Let’s face it. High school is tough.
But for an LGBTQ student dealing with being “different,” high school is so much more than tough.
It can be a nightmare. Or worse yet, dangerous. Particularly if that student becomes the target of severe ridicule and bullying.
Interestingly, this is not so much the case for being LGBTQ at an art academy.
Being LGBTQ At An Art Academy Is More Accepted
In many cases, it’s FAR more accepted. And LGBTQ students can attest to this.
But how come?
Perhaps it has to do with the way those who are artistically inclined tend to see the world. The creative mind is open and inspired by variety and change. It sees the potential in that which is different. And it thrives in an environment where conventional thinking is constantly challenged.
Then again, it may be that an open mind is inherently creative. Who’s to say?
Whatever the case, LGBTQ students who attend art academies or other institutions focusing on creative ventures do not stand out as odd or strange. At least not any more so than the other students.
Because when every student is encouraged to celebrate their unique differences – to let their inner weirdo shine, as it were – there’s a huge drop in bullying.
Embracing Differences Cultivates a Safer Environment
Some people say that bullying is just a natural part of getting through adolescence. And that learning how to navigate it teaches young adults valuable life skills.
To some extent, this may true. We all have to come to grips with the fact that some people will always attempt to wield their power – imagined or otherwise – over us.
But there’s a significant difference between garden variety bullying and the dangerous and unrelenting mocking experienced by some students as a result of their sexual orientation.
In fact, a 2013 study found that 6 out of 10 LGBTQ students reported feeling ostracized and even unsafe in school because of their sexual orientation.
What’s even more serious is that bullying-provoked suicides among lesbian, gay, bisexual and transgender youth in the United States appear to be increasing.
For these kids, school is its own personal brand of hell. And they want an escape.
The Road to Getting “Woke” Is Long
In 2003, a highly comprehensive nationwide report on the experiences of lesbian, gay, bisexual and transgender students nationwide was conducted. The results of the study found that 86.2 percent of those students reported being verbally harassed, 44.1 percent physically harassed and 22.1 percent physically assaulted at school in the past year because of their sexual orientation.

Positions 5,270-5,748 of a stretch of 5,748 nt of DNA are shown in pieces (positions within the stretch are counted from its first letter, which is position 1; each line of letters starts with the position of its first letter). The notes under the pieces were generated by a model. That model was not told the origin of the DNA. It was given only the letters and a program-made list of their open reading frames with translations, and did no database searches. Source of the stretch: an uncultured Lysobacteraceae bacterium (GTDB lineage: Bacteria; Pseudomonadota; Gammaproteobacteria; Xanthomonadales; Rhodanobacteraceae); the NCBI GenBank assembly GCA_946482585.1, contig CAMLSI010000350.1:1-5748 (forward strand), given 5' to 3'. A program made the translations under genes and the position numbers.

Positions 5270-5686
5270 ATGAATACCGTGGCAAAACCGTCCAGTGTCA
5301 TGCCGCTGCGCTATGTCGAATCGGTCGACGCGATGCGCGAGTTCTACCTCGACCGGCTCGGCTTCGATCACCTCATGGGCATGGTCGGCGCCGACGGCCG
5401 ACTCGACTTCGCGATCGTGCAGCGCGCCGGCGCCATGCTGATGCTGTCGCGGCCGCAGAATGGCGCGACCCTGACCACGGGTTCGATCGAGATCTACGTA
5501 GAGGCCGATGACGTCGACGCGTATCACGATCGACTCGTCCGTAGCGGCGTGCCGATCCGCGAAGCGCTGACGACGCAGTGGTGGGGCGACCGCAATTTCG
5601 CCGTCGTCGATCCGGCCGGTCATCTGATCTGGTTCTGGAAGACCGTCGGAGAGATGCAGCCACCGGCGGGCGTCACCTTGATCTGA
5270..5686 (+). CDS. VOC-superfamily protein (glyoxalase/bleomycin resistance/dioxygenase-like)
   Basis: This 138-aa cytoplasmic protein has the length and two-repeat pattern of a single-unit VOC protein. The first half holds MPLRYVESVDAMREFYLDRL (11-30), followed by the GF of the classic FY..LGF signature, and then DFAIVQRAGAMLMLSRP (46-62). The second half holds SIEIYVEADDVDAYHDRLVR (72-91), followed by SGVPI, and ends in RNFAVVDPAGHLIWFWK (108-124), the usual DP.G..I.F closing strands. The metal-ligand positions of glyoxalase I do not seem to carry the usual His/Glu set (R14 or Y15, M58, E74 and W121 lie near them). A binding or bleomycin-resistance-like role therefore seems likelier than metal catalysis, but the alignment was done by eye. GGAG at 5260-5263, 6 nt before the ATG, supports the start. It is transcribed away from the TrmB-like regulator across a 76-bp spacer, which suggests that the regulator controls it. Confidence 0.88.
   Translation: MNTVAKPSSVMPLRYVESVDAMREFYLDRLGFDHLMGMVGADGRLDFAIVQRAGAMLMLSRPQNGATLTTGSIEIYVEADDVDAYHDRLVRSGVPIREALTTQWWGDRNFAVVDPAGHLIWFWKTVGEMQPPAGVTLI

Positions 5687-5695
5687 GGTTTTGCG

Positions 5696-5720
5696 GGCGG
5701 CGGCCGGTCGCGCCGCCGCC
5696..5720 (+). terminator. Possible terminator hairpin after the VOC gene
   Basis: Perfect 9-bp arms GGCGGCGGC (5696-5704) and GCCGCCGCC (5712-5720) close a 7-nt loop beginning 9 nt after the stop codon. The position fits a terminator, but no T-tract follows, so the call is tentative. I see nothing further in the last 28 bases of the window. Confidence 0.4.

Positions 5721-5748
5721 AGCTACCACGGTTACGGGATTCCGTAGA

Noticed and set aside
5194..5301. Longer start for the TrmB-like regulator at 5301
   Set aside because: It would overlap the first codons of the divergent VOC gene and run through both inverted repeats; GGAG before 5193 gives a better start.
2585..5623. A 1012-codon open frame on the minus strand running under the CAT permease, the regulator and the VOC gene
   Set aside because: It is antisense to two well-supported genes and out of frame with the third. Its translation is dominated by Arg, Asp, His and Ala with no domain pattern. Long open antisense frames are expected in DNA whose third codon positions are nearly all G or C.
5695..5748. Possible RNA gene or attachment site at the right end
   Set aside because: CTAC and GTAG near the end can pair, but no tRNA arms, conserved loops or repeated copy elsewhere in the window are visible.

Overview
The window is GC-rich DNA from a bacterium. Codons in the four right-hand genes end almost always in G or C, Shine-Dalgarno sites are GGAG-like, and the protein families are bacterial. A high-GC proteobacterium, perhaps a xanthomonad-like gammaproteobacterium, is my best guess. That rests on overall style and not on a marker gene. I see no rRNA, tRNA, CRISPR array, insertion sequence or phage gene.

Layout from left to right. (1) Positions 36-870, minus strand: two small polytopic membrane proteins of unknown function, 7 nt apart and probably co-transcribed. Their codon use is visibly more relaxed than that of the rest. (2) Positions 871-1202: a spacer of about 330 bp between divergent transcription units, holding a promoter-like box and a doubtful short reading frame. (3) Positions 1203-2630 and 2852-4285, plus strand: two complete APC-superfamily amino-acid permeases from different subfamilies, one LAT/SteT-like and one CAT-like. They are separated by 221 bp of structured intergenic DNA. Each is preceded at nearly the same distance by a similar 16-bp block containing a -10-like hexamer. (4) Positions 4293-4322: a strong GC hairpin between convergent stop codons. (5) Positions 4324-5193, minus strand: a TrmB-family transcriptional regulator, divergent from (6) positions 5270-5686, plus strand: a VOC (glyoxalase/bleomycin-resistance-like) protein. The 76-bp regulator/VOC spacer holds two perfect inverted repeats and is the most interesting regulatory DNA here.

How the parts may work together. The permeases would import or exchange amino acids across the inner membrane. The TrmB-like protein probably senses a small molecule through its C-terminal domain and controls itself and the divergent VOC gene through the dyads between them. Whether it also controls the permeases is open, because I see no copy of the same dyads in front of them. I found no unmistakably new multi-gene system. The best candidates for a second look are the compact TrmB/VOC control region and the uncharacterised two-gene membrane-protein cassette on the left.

The study also found that such harassment negatively impacted these students’ ability to achieve success in school. Grade-point levels of LGBTQ students were, on average, a half a point lower than that of heterosexual students.
This also translated to higher dropout levels for lesbian, gay, bisexual and transgender students.
Why would anyone want to continue to attend a school that doesn’t protect them or have their best interests at heart?
Things Have Surely Improved Since 2003, Right?
You’d think so. But progress is slow.
Even today, no law currently exists in Michigan specifically outlining protection for LGBTQ youth from bullying. And up until 2011, Michigan was one of only five states without any anti-bullying law whatsoever.
Yes, there are efforts in some schools to create Gay-Straight Alliances to provide some protection for those who are ruthlessly bullied. But sometimes it’s just not enough.
And for schools where these alliances don’t exist, the problems persist. Even now in 2019.
LGBTQ Students Find Solace in Art Academies
As we stated above, we can only speculate why it’s easier and safer to be LGBTQ at an art academy.
The arts certainly foster freedom of expression and diversity.
And the natural byproduct of these is acceptance – for both straight and LGBTQ students. So it makes sense that schools focusing on the arts are such a beacon for those who want to live in a world that embraces differences.
Regardless of your sexual orientation, if you feel that an art-focused education could be beneficial, then why not set up a tour of our school?
As principal, Dr. Mike Mitchell says, “We spend a lot of time during our orientations and new student tours discussing diversity and encouraging kids to be supportive of each other.”
How cool is that?